Countries visited: one

States visited: two

Plane flights: six

Night spent away from home: 67

Most-liked photo on social media: this one, of my new tattoo.

People who made me cry: one

People I made cry: none, to the best of my knowledge.

Favourite moment that I photographed: a self-portrait of me accidentally falling out of a window at the Melbourne Recital Centre, while trying to shoot images for an artwork.

Favourite films: ‘The Favourite,’ ‘The Thing.’

Most-played album: The ‘70s Road Trip’ playlist on Spotify.

Most played song: ‘Society’ by Ainslie Wills.

Song I most often had stuck in my head: ‘If I Ain’t Got You’ by Alicia Keys.

Number of books read: 42

Of which, the best: ‘The Trauma Cleaner’ by Sarah Krasnostein.

Best talks I heard: Penny Modra talking grammar and writing style and Jason Maling discussing the process of creating the industry you want to work in, both curated by Phip Murray at RMIT.

Best piece of theatre I saw: ‘Wake in Fright’, directed by Declan Greene at the Malthouse.

Shows I most enjoyed shooting: ‘Whoosh’ by Sensorium Theatre at the Arts Centre.

Favourite images I shot for work: these ones, for ‘Voyagers’, by Andrew Strano.

Favourite image I shot for a friend: this photo of Zak, channeling Jamie Lee Curtis.

Curators who I found incredibly stressful: two

Publishers who I found incredibly supportive: three

Favourite things I made: a ridiculously censored video will, a Kindle that mixes narrative with advice for the apocalypse, and an immersive binaural sound walk set in Singapore, in a future where so much sand has been dredged from the water that the whole country is a dust bowl.

Artists I grew to especially love: Christian Marclay, Susan Hiller, Fiona Banner, Mikala Dwyer.

Terrible artwork ideas that I did a good amount of work on and then quietly dropped: four

Artworks completed: eight

Of which, that I like: seven

Prominent members of the Australian theatre industry I accidentally asked out while trying to kindle a friendship: one

Best decisions: applying for the graduate residencies through the MFA, deactivating my Facebook account.

Decisions I regret: two

CATT teams called: one

Best date: dinner at Maha East, eating food so good I nearly cried, drinking extraordinary wine, talking and talking and talking.

Best piece of practical knowledge gained: when patching a wall, you really do need to let the putty dry for the full two hours before sanding and painting it.

Moleskine notebooks filled: two

Medical appointments attended: 33

Shittiest day: three days after my wisdom teeth removal, when I thought it was a good idea to stop taking the high dose painkillers. It wasn’t.

Moments I felt so happy I could burst: every time a work suddenly coalesced in a group critique, when the conversation suddenly became wide ranging and deep and shattered out into possibility.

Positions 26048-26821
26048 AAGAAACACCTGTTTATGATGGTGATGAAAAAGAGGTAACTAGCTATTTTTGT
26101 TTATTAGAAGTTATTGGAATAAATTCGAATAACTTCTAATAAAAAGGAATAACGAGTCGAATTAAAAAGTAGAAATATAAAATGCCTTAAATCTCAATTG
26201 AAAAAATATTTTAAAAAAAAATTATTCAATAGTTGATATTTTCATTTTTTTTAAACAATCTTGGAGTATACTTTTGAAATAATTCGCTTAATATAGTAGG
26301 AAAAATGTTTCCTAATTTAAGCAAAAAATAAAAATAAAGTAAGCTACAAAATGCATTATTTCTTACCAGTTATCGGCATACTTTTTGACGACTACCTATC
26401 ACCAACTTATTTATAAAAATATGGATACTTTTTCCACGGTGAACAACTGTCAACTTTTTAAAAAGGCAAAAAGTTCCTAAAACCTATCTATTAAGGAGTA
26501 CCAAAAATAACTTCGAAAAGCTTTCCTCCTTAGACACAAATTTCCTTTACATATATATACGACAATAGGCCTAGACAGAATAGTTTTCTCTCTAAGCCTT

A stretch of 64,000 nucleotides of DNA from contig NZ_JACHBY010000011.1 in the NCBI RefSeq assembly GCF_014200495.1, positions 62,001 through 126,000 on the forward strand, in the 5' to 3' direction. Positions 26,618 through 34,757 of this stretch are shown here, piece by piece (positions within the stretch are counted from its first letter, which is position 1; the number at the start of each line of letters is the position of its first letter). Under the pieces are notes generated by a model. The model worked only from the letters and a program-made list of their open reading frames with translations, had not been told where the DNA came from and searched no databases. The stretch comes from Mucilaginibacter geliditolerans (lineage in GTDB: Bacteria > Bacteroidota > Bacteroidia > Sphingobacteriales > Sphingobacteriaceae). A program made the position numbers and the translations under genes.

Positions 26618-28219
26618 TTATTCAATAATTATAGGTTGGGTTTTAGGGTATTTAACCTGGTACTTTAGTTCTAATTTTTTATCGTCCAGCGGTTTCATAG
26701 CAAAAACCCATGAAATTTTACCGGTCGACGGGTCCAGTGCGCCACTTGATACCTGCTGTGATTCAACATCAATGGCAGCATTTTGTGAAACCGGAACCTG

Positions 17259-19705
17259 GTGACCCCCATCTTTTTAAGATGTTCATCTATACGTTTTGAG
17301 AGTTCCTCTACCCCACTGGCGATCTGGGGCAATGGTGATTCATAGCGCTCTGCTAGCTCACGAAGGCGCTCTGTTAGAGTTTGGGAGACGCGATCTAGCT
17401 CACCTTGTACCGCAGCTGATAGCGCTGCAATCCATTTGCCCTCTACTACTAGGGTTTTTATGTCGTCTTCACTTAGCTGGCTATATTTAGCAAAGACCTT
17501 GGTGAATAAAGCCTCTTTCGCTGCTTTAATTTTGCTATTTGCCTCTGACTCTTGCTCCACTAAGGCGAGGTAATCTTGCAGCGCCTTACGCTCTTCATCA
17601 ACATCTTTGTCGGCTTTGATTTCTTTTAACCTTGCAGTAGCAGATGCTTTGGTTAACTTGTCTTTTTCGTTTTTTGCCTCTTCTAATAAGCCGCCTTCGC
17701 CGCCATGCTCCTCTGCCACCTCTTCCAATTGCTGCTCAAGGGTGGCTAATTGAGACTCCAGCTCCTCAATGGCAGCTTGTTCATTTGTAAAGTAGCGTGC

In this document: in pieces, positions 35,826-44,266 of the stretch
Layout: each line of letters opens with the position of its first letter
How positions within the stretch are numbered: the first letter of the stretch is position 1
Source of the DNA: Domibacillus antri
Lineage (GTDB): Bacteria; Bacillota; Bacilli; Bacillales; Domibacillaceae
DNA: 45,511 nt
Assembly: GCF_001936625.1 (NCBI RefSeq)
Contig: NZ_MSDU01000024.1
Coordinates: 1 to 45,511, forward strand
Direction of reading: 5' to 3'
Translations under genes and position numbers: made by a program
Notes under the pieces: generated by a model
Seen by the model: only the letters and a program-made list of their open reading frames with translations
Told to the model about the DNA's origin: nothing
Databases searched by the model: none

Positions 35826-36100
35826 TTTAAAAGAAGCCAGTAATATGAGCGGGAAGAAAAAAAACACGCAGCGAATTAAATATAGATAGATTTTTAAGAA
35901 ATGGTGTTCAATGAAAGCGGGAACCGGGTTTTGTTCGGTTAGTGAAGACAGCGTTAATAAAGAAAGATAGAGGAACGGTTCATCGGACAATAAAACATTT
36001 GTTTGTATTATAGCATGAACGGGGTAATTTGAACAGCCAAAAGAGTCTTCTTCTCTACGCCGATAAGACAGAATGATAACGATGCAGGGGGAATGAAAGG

Last year’s new year’s resolutions:
Be softer, be kinder, be slower.

This year’s new year’s resolutions:

Welcome the unknown with open arms.

Defining word for 2020: immersion

Moments that stand out:


The New Year is hot and dry at my grandmother’s holiday house in South Australia, the old shack overlooking the Murray where my grandfather drowned while duck shooting. We drive home, stopping to drop rubbish at the local tip. It’s closed, so we jump the fence. Mike slips on some gravel, tears up his leg. As we drive away, he tells me that the whole time we were at the shack, he couldn’t shake the odd feeling that although everyone was out on the deck, that there was a man inside, pottering around in the kitchen. I shudder in the summer heat.

I spend the whole month feeling like I have the beginnings of a UTI. I have blood tests, urine tests, ultrasounds. Nothing turns up. Eventually, the feeling just fades away.

I roll black backdrop paper across the floor of my studio, write with a white Prismacolour pencil. I start describing waking in the night, knowing I’m going to die. Halfway through the first sentence, I put a parenthesis, start a tangent. Twelve thousand words later, the work comprises eight completed sentences and hundreds of anxious, meandering sidetracks.

I fly to Launceston to meet Ben and Lucille for MONA FOMA. Overnight, as a few stragglers and night owls hum in the conservatory, time becomes strange. A man approaches us, terrified. He is homeless, usually sleeps in the park, doesn’t understand why we’re here or what we’re doing. The security guard we’ve been assigned calls the police, has him arrested. I’m furious. An hour passes. The man returns, says the cops wouldn’t even put him in jail for the night so he can sleep. We talk, quietly, him skittish, me low-voiced. As the sun comes up, he nods at us, tells us he’s heading off. He lopes into the morning. Later, body all jangly from lack of sleep, I lie in the park, reading Mary Oliver poems, crying at the beauty of them, at the sun and the grass and the heat.